Daniel Reetz, the founder of the DIY Book Scanner community, has recently started making videos of prototyping and shop tips. If you are tinkering with a book scanner (or any other project) in your home shop, these tips will come in handy. https://www.youtube.com/channel/UCn0gq8 ... g_8K1nfInQ

New Standard Build Thread (mechanical trigger)

Built a scanner? Started to build a scanner? Record your progress here. Doesn't need to be a whole scanner - triggers and other parts are fine. Commercial scanners are fine too.
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Gerard
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New Standard Build Thread (mechanical trigger)

Post by Gerard » 04 Jan 2011, 18:18

Hi, first i cover the mechanical trigger part

i could not wait to buy some cameras for my bookscanner in the hope that someday it will be chdk enabled, i don't know what was driving me to buy this cameras, building the mechanical trigger cost me a lot of time
first design was to clumsy and to heavy, and every triggering has coursed vibrations

this is the second design, maybe it can inspirer someone how has more expensive camera (but mostly they will have a remote trigger any way)

the work is done by a small servo, i hacked it (removed the electronics) an connect the motor to an switch

up till now this works, 5 books with out an missing image but i will definitely go for chdk enabled cams for my next scanner

one advantages is the usb port is free, i just need to connect it to the pc to download the images

have fun with it
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foam fixed with duct tape
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without the camera
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Gerard
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Camera Arm

Post by Gerard » 04 Jan 2011, 18:32

the camera arm able to move in every position, i would not recommend the design,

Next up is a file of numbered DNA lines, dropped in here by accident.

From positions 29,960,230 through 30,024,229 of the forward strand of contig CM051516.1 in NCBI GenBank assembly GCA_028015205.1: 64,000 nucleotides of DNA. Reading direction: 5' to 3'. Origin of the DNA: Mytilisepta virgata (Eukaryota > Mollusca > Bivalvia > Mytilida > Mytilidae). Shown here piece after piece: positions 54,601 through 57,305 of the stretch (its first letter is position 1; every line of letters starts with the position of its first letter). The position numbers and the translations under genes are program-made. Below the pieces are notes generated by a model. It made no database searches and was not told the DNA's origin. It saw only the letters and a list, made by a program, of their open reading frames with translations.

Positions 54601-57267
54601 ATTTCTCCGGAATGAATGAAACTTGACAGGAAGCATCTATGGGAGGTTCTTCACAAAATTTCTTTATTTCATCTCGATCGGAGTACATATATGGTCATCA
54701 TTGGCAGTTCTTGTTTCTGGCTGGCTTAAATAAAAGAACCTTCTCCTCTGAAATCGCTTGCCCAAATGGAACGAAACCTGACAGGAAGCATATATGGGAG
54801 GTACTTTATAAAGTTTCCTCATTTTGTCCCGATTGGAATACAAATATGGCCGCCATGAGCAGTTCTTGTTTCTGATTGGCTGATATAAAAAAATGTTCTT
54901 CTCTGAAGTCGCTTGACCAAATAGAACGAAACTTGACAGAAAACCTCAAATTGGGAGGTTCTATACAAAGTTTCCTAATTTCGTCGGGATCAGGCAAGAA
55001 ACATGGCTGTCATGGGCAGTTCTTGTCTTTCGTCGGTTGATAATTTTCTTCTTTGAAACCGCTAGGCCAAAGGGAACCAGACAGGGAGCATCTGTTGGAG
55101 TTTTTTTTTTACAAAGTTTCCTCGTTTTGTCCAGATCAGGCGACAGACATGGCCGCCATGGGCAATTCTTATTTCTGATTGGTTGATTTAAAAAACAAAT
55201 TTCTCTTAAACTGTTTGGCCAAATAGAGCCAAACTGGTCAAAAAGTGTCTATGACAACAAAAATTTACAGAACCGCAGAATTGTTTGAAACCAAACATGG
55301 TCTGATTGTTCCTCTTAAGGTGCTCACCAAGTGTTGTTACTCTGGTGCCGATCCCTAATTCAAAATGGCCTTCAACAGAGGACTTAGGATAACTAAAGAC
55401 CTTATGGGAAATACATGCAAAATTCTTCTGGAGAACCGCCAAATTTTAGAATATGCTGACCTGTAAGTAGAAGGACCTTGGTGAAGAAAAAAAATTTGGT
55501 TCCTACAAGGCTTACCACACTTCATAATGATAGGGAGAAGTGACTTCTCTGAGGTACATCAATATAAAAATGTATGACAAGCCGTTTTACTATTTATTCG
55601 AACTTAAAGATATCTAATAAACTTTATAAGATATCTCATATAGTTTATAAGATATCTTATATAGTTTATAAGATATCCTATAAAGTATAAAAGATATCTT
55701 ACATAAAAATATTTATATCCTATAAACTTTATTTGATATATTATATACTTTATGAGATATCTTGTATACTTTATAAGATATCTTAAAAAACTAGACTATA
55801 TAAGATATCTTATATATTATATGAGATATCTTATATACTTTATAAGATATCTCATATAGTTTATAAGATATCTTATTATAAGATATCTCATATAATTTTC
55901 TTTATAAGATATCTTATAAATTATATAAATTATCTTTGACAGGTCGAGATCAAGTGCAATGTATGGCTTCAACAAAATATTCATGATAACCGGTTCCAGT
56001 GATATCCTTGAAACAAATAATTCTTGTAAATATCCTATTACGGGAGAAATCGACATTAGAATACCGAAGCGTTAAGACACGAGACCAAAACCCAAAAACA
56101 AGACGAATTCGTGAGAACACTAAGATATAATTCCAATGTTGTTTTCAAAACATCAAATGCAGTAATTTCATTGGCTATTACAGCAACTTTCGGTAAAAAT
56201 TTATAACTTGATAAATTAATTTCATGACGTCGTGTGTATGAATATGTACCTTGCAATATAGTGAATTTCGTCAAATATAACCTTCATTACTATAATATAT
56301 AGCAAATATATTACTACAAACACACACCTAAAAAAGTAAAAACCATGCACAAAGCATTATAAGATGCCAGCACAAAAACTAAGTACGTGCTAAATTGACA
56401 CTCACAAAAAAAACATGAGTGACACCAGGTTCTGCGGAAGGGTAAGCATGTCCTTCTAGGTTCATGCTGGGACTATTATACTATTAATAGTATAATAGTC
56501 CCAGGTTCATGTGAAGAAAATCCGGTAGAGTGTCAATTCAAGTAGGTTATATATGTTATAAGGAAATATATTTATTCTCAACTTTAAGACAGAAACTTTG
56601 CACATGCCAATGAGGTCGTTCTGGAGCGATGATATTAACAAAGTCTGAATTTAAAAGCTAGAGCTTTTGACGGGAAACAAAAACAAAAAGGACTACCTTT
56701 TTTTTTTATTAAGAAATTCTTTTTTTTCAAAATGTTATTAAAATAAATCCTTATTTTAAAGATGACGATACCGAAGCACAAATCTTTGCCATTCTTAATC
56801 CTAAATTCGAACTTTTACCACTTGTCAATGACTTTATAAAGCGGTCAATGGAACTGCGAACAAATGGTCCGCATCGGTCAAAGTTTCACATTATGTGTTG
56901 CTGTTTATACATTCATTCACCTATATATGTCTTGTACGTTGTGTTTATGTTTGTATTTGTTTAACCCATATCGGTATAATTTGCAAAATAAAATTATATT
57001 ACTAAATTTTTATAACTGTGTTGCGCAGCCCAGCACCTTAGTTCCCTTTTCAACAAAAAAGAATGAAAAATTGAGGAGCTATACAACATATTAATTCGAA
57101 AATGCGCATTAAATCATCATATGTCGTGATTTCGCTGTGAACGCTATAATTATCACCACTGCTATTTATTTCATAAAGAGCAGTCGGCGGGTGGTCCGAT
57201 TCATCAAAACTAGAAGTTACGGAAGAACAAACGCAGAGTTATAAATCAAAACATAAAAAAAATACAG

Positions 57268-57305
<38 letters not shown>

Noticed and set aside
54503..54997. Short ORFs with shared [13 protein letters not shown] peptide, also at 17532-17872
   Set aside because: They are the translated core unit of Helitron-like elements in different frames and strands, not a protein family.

i bought the wooden balls at ebay, the problems with this arms they can not hold much weight with out losing slowly the position, they are hard to set (tighten the screws changes a little bit the position) and the build complexity is high (one half day to design and build two arms)
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Last edited by Gerard on 04 Jan 2011, 20:20, edited 1 time in total.

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Gerard
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Platen

Post by Gerard » 04 Jan 2011, 18:45

The Platen is made of glass, first i was afraid of breaking it, but bought glass sheets support each other and it works quite well, the sheets are between to wood pieces and glued with normal wood glue, the glass is form frame less picture frames (frame less frames ;) )

it can be easy cleaned and is the glass is thin and straight,


one tip: buy an extra sheets if you work with glass
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painted with black
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daniel_reetz
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Re: New Standard Build Thread (mechanical trigger)

Post by daniel_reetz » 04 Jan 2011, 20:38

Yeah! Lots of innovative design ideas here -- good even if it didn't work out right away. How does your cradle move left-to-right?

It really pleases me to see the huge black shroud over the scanner -- you will have excellent, glare free images with that kind of lighting control.

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daniel_reetz
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Re: New Standard Build Thread (mechanical trigger)

Post by daniel_reetz » 04 Jan 2011, 20:40

Gerard wrote: the work is done by a small servo, i hacked it (removed the electronics) an connect the motor to an switch
That's an awesome idea! Here I was wondering how you were controlling the little servo... maybe with Arduino or something, but a switch is a beautifully simple idea. And servos can be very cheap...
Gerard wrote: up till now this works, 5 books with out an missing image but i will definitely go for chdk enabled cams for my next scanner
Congrats! That's better than I did with my first scanner.